So what’s the meaning behind PUYP? It might seem like the standard boy likes girl, boy calls girl, etc narrative but in reality, there’s more to it than that. It isn’t about a certain person, or even a certain relationship.
“‘Pick Up Your Phone’ isn’t directed toward anybody. I’m not really a relationship chaser, so instead of chasing relationships in real life, I’ll just chase a relationship in my head and then I’ll write about it.“
The song is also a very timely one, and that isn’t coincidental. COVID-19 has altered the very fabric of how we communicate with loved ones. Not only is it harder to talk and connect with those you’re already close with, but creating and maintaining new relationships with people you don’t know very well (but want to know more about) seems almost impossible. Hojean’s lyrics recognize the importance of technology in human connection these days.
“PUYP is not just about wanting your crush to pick up their phone for a quick call. You know people be talking on their phone from like 2 a.m. to 7 a.m. Thats such a crazy way to be connected now. They say Facetime talks after 12am really connect people — stuff like that, you know?“
It’s no surprise that his music is taking off. Hojean puts his entire heart into his songs, and has creativity in his blood. He has the talent to make it, but more importantly, he has the passion.
“I knew from the start that I was so creative. I knew I couldn’t waste it. I want to live with creativity and die with creativity. Eventually when I realized that music was my creative passion I knew I had to, just, keep going for it. Something hit with music. I wanted that to be my forever.“
Hojean has never shied away from investing in himself and his talent, and in an industry that is too often dismissive of Asian artists, self-confidence makes all the difference.
“Originally, I wanted to become an actor. When I was young I would reenact scenes of Leonardo DiCaprio because I was obsessed with it. Eventually I realized, “man, not a lot of Asian faces in the media”, and so I kind of just dropped it. Isn’t it crazy that can be a thing for a lot of Asian people? That they can feel discouraged because they don’t see enough Asians doing something? That’s a prime example of that. I felt that way with music too but the fact that I kept pursuing it anyway told me that music is the one for me.”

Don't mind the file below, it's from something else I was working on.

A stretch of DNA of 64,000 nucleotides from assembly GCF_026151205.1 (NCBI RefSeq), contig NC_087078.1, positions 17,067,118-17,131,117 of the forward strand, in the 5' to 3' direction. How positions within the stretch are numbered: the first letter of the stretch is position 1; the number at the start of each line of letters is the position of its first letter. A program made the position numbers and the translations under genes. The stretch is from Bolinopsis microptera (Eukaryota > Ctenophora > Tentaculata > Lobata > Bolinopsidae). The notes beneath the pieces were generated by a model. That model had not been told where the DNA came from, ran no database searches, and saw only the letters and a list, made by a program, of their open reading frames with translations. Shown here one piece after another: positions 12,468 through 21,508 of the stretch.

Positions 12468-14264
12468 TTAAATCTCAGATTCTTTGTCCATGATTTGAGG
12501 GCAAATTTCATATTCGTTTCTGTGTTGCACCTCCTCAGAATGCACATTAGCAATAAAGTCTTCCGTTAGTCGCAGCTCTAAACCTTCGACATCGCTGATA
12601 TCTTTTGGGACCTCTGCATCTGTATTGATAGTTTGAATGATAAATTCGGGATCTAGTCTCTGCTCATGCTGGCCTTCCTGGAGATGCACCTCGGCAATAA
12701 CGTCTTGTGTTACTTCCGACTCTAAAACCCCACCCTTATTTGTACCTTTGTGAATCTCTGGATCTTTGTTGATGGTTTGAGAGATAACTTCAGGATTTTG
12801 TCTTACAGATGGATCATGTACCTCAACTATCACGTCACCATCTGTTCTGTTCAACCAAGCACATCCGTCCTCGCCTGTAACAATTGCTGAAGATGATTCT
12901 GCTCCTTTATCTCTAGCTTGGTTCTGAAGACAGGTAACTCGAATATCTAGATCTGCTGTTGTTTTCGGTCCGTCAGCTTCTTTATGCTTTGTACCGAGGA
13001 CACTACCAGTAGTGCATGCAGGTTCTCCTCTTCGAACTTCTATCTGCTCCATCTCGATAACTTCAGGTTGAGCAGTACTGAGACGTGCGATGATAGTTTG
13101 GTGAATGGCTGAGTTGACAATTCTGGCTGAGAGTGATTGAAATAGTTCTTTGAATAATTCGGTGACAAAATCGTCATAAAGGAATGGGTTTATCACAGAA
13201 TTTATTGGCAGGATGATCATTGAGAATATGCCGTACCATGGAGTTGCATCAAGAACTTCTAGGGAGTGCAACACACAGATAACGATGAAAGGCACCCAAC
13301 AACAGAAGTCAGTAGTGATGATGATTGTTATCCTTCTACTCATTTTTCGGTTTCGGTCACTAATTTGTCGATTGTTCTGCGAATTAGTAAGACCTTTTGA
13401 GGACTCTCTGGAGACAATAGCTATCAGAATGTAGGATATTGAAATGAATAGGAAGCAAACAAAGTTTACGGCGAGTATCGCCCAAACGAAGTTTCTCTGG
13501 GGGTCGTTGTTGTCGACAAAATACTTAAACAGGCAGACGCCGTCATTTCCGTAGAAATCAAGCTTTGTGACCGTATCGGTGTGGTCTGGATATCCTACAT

“I want to get big enough to where my face can just remind a lot of Asian people, “Hey, look at his eyes, look at his nose, look at his lips, look at his skin color. I could definitely do that because this Asian person is doing it right in front of me.” I feel like with a lot of Asian artists that’s deep down one of their missions. Whether they know it or not, if they blow up they’re going to be inspiring a lot of other Asian people. That’s definitely a big part of my journey.”
Hojean treats his fans like family, and he’s always open to interacting with his supporters.
“Every time I get a new DM, I try to answer as much as possible. I feel as if I’ve gotten lucky so many times, and if it wasn’t for my fans… I mean, where would anyone be without a supportive group of people? I can’t really explain it but it’s just cool to know that they’re always there to check up on you and support you and all that.”
Hojean’s humility speaks on his character. He truly is so genuine and I’m happy to have interviewed him at this point in his career as he progresses to new heights. Whether it’s blowing up on TikTok (he just got verified), performing in support of BLM, or collaborating with talented international producers (hi Loto), Hojean has a lot under his belt. His plans for the future are even bigger.
“To aspiring producers and artists, in those times when you feel discouraged and like you want to give up, just know that those feelings are only in the moment. Just know deep down that you’re gonna get back to it. Keep on pushing. As for me, down the road I hope I can make everyone happy, make myself happy, and secure the bag for my family. Family is a huge thing. I feel like I could give my mom way more down the road and that’s what I want to do. Who doesn’t want to see their mom super proud?”